Complex Regional Pain Syndrome – $837,500 Settlement
The plaintiff was working with a fellow crew member, pulling the clams cages together with a shovel. At the time of the incident, the plaintiff was standing on the cages using a shovel to pull another cage into its correct position. While doing this, the handle of the shovel separated from the shovel itself, causing the plaintiff to fall backwards into one of the cages causing injury to his left arm and wrist.
Fractures, Dislocated Shoulder and Torn Rotator Cuff, Bicep and Labrum – $800,000 Settlement
Plaintiff was a scalloper who worked on two scallop vessels, F/V WISDOM & F/V DECISIVE. As the F/V DECISIVE was at the dock preparing to leave, the plaintiff was crossing over from the vessel to to the dock to release the lines when his foot slipped on the dock causing him to fall in the water between the dock and vessel. Liability focused on the failure to provide a proper means of ingress and egress to the vessel, i.e. a ramp or gangway.
Tibia and Fibula Fractures – $800,000 Settlement
Plaintiff was a fisherman whose leg got crushed by a stern ramp door when they were in the process of lowering the door to set out the net. Plaintiff was diagnosed with acute comminuted fractures involving the distal left tibia and distal left fibula. Plaintiff underwent multiple surgeries for closed reduction of the pilon/distal tibia/fibula fracture utilizing an external fixator; a repair of the left tibial plafond fracture; removal the external fixator and did an open reduction internal fixation of the left tibial plafond fracture and open reduction internal fixation of the fibula, debridement surgery and rectus abdominis flap transfer with skin graft from the left thigh. Plaintiff was 53 years old at the time of the accident and could not return to work.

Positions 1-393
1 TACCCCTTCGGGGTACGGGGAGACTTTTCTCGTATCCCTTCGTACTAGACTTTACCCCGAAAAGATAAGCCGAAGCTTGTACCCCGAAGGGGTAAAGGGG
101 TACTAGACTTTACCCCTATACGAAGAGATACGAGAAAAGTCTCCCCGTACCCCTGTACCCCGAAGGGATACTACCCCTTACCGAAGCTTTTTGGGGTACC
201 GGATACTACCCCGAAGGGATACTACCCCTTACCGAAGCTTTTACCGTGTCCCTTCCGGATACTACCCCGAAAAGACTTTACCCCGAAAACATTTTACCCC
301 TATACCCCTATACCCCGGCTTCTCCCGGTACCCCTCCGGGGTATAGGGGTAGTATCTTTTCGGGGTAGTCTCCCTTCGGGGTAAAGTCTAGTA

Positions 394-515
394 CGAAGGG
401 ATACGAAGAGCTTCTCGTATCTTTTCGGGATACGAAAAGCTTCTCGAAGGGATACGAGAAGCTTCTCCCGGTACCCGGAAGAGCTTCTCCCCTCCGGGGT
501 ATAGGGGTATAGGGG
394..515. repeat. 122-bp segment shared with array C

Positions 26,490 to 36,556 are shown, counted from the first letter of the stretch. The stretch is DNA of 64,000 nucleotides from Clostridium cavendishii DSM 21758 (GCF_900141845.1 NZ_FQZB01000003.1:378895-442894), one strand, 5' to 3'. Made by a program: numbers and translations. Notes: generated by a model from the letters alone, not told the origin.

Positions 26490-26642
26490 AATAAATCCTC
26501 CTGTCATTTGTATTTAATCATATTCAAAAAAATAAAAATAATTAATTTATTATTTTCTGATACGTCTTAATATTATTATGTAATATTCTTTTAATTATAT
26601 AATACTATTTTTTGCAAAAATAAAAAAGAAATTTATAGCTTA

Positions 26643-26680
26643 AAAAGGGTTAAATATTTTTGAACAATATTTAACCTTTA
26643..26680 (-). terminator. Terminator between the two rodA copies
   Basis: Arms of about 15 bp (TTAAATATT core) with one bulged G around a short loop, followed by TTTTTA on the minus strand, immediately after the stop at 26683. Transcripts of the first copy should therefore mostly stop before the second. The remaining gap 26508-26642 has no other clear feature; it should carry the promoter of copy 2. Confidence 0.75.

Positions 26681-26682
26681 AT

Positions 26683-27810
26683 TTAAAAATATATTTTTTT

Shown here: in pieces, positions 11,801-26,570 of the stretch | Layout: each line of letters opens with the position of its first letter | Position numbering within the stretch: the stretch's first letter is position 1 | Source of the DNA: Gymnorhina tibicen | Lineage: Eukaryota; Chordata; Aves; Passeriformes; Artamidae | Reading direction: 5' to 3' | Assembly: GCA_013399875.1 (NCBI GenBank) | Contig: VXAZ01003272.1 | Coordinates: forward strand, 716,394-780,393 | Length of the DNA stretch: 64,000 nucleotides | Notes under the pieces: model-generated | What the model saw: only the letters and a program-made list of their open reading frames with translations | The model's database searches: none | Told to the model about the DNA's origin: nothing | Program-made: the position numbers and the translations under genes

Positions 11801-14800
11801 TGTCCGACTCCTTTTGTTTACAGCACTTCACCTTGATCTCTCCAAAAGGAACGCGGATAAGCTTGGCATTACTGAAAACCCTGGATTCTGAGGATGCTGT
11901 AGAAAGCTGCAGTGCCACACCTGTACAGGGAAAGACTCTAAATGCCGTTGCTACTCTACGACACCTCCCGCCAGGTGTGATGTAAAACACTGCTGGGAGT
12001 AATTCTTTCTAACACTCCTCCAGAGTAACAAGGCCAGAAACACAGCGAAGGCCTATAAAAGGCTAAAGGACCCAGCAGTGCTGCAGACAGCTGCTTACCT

Torn Rotator Cuff, Ligaments and Tendons – $775,000 Settlement – Boston, Massachusetts
Plaintiff was a crew member on a scallop boat, the F/V NASHIRA. On the evening of the plaintiff’s injury, the work deck was mostly full of scallops. After a pile of scallops was dumped on the deck, the captain then lowered the dredge down on top of the pile of scallops with the cutting bar and bail approximately the height of the rail, with the goose neck and bull ring lying on deck near the strongback at the center of the vessel with the chainbag outboard of the rail. The plaintiff then climbed up onto the dredge and attached the tail chain to the frame of the dredge. After the cargo hook was unhooked from the dumping chain, the plaintiff grabbed onto the hook with his left hand, turned to his right and proceeded to walk down the dredge frame toward the bullring using the hook in his left hand for support and balance. While walking down the dredge frame toward the bullring while leaning on the hook, the hook went slack causing the plaintiff to fall face first toward the center of the vessel and injured his shoulder.